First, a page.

Socrates replied: Do you suppose the sad condition of the patient dates from the moment only of our intimacy?

Herm. Since when, then?

Soc. Since when? Why, look at him: the down begins to mantle on his cheeks,[36] and on the nape[37] of Cleinias’ neck already mounts. The fact is, when they fared to the same school together, he caught the fever. This his father was aware of, and consigned him to me, hoping I might be able to do something for him. Ay, and his plight is not so sorry now. Once he would stand agape at him like one whose gaze is fixed upon the Gorgons,[38] his eyes one stony stare, and like a stone himself turn heavily away. But nowadays I have seen the statue actually blink.[39] And yet, may Heaven help me! my good sirs, I think, between ourselves, the culprit must have bestowed a kiss on Cleinias, than which love’s flame asks no fiercer fuel.[40] So insatiable a thing it is and so suggestive of mad fantasy. [And for this reason held perhaps in higher honour, because of all external acts the close of lip with lip bears the same name as that of soul with soul in love.][41] Wherefore, say I, let every one who wishes to be master of himself and sound of soul abstain from kisses imprinted on fair lips.[42]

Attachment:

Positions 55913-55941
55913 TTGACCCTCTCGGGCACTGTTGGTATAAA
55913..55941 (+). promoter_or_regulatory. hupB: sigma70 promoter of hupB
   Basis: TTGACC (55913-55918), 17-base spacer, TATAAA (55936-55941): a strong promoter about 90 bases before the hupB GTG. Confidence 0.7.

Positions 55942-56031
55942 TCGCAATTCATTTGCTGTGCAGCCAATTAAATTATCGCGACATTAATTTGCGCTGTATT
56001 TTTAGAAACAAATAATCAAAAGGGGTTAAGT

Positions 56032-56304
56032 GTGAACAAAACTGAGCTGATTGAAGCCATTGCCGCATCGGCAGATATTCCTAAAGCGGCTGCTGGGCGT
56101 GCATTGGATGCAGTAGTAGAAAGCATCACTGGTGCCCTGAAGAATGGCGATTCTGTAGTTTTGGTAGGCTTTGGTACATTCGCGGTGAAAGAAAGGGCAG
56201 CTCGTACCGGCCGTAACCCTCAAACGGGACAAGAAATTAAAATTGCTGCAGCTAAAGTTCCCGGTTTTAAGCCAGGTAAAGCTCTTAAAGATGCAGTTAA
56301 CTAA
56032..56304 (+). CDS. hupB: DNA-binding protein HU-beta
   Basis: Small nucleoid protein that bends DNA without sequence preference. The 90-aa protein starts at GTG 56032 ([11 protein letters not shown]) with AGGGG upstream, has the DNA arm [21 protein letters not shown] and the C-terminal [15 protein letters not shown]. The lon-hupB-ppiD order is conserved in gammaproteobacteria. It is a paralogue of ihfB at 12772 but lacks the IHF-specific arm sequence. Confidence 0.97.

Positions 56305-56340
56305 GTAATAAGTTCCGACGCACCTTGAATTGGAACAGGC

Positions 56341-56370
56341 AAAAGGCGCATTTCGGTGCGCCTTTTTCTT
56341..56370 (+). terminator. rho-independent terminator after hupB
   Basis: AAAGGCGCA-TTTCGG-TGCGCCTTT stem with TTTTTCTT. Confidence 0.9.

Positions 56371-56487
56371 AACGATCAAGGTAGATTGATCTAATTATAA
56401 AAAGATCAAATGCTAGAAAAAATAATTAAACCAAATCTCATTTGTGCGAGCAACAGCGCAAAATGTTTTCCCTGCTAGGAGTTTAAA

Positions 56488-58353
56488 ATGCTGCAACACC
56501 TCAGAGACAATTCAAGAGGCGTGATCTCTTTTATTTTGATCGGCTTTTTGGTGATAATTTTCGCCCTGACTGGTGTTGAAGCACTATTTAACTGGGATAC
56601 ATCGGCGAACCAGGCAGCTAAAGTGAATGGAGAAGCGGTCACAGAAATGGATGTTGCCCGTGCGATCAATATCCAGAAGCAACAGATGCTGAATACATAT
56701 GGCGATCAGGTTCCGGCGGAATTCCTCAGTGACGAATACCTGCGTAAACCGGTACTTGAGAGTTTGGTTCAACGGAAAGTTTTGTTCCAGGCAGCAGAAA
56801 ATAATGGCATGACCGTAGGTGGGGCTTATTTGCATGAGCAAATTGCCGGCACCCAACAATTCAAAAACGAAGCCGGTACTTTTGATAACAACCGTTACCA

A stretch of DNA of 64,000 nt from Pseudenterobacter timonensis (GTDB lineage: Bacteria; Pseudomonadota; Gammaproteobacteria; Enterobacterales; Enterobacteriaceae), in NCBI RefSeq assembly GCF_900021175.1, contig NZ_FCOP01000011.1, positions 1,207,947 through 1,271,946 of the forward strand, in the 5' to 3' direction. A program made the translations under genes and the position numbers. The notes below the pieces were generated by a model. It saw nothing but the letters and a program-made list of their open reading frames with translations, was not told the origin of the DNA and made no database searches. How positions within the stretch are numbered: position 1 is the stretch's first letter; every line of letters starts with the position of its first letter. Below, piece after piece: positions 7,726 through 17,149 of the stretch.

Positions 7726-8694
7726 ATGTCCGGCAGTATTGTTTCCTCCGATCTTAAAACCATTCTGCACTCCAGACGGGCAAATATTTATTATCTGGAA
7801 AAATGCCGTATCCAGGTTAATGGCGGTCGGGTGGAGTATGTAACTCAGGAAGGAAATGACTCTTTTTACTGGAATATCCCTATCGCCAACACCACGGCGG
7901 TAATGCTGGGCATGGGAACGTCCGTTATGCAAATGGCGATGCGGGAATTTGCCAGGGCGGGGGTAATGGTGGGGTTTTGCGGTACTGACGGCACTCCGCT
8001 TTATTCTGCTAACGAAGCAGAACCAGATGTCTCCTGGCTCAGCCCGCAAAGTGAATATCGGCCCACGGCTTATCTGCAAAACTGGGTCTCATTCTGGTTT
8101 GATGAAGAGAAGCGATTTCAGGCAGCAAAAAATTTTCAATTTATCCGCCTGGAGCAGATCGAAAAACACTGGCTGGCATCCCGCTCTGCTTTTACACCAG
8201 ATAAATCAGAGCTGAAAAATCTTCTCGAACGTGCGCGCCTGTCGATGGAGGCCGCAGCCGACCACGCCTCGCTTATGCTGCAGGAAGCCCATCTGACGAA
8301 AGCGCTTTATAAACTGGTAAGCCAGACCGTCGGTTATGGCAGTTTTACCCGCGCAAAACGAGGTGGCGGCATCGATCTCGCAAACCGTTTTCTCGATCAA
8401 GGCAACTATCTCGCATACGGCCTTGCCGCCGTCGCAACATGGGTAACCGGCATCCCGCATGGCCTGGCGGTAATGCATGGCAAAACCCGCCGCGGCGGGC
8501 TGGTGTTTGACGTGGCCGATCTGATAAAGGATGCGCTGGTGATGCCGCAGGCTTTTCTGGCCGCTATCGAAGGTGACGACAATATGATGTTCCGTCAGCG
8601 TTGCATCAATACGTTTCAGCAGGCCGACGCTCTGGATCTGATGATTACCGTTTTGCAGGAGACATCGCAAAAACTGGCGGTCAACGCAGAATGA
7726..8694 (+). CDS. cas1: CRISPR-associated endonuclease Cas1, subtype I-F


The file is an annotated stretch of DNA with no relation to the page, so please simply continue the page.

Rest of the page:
[36] Lit. “creeping down beside his ears.” Cf. “Od.” xi. 319:

{prin sphoin upo krotaphoisin ioulous anthesai pukasai te genus euanthei lakhne.}

“(Zeus destroyed the twain) ere the curls had bloomed beneath their temples, and darked their chins with the blossom of youth.” –Butcher and Lang. Cf. Theocr. xv. 85: {praton ioulon apo krotaphon kataballon}, “with the first down upon his cheeks” (Lang); Aesch. “Theb.” 534.

[37] {pros to opisthen}, perhaps = “ad posteriorem capitis partem,” which would be more applicable to Critobulus, whose whiskers were just beginning to grow, than to Callias. Possibly we should read (after Pollux, ii. 10) {peri ten upenen}, “on the upper lip.” See Plat. “Protag.” 309 B; “Il.” xxiv. 348; “Od.” x. 279.

[38] Cf. Pind. “Pyth.” x. 75.

[39] See “Cyrop.” I. iv. 28; Shakesp. “Ven. and Ad.” 89: “But when her lips were ready for his pay, he winks, and turns his lips another way.”

[40] Or, “a kiss which is to passion as dry combustious matter is to fire,” Shakesp. ib. 1162.

[41] Or, “is namesake of the love within the soul of lovers.” The whole passage, involving a play on the words {philein phileisthai}, “where kisses rain without, love reigns within,” is probably to be regarded as a gloss. Cf. “Mem.” I. iii. 13.

[42] Cf. “Mem.” I. iii. 8-14.